As a unique, intriguing fusion of park and art object, conceived by artist Brian Tolle, this place works well. As a memorial to the victims of the Irish famine, not quite as well in my opinion. Aside from the rather grim-looking county stones, the park is lush (in summer, at least) and inviting and certainly doesn't make you think of hunger or any kind of suffering. Even the cottage suggests picturesque ruins, not a devastated society. Nor does the whole thing seem particularly Irish, at least not to the un-clued-in.

Perhaps the park's thrust into the sky is supposed to evoke hope, or rising above adversity. But whatever its symbolic or iconographic significance, the Irish Hunger Memorial is unlike anything else in the city and well worth a visit. Stop by next time you're downtown.

Wednesday, July 20, 2011

Riverside Park

Riverside Park: a superb spot for a summer sunset.

The jutting hump of grey schist in the photo above might look more like ice than rock, but it's part of the unchanging topography of this long, thin park, which stretches for some four miles along the Hudson River from West 59th Street all the way north past Grant's Tomb along the western fringe of Harlem.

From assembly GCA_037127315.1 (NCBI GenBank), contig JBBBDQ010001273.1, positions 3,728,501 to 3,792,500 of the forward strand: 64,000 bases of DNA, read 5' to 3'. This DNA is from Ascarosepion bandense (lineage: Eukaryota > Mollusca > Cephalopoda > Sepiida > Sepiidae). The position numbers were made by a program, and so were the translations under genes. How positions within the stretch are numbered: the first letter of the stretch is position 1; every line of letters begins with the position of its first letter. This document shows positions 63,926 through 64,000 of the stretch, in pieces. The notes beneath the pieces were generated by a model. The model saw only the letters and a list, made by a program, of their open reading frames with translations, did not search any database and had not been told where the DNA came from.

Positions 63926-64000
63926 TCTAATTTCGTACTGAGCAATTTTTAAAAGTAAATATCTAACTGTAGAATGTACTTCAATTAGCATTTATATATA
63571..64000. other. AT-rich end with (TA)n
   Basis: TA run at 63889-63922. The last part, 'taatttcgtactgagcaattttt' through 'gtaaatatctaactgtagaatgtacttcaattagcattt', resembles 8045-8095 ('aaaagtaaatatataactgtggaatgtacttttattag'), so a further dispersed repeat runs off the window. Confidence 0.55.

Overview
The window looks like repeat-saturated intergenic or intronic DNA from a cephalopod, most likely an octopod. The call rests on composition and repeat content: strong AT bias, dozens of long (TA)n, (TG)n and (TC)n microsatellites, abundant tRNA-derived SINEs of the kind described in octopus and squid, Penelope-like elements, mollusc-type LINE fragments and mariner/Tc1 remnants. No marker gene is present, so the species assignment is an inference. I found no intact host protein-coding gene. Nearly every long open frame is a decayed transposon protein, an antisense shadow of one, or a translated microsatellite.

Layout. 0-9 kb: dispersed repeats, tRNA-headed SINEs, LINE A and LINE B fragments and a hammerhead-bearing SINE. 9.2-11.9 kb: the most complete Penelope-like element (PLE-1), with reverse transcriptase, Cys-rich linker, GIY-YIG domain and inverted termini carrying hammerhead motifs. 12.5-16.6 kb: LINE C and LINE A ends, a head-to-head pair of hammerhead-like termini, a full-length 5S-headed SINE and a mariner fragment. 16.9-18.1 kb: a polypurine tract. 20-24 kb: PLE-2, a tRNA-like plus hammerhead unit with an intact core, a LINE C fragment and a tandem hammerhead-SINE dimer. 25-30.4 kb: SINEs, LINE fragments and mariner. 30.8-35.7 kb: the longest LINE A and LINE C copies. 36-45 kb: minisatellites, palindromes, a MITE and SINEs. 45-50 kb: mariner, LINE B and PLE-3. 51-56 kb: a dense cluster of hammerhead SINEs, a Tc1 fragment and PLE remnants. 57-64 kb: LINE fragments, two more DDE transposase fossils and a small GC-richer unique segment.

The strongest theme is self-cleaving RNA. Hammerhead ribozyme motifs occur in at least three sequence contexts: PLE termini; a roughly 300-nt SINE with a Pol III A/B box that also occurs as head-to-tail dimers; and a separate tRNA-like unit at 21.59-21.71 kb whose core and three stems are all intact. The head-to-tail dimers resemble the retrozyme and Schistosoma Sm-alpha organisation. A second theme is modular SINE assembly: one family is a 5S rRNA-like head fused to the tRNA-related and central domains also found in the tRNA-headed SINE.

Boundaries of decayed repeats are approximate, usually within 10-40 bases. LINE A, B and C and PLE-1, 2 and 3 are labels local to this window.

This view north along the bike path shows the George Washington Bridge in the distance. (For a view of the bridge from the opposite direction—the distant north—check out Wave Hill.)

A pretty sunset with boats is always nice:

But it isn't in too many places where you can get tunnel vision like this at the very same time:

All these pictures come from a section of the park just north of the 79th Street Boat Basin (which explains the sailboats at rest above). But Frederick Law Olmstead, the mastermind of Central Park and Prospect Park, was involved in the original design of Riverside Park, which now extends over 266 acres, and there's plenty of this kind of scenery as well:

It was nice to have a reason to visit Riverside Park (a friend's birthday party) besides biking through, which is how I normally see it. It's a favorite treasure for thousands of Manhattan west siders, and New Yorkers of all ages.

And the flowering plants are sweetly colorful in spring and summer.

Of course, it would take a number of visits to fully explore Riverside Park. Miles to go before I sleep... UPDATE: Click here for a visit to the northern section of Riverside Park, which includes Grant's Tomb.

Tuesday, July 19, 2011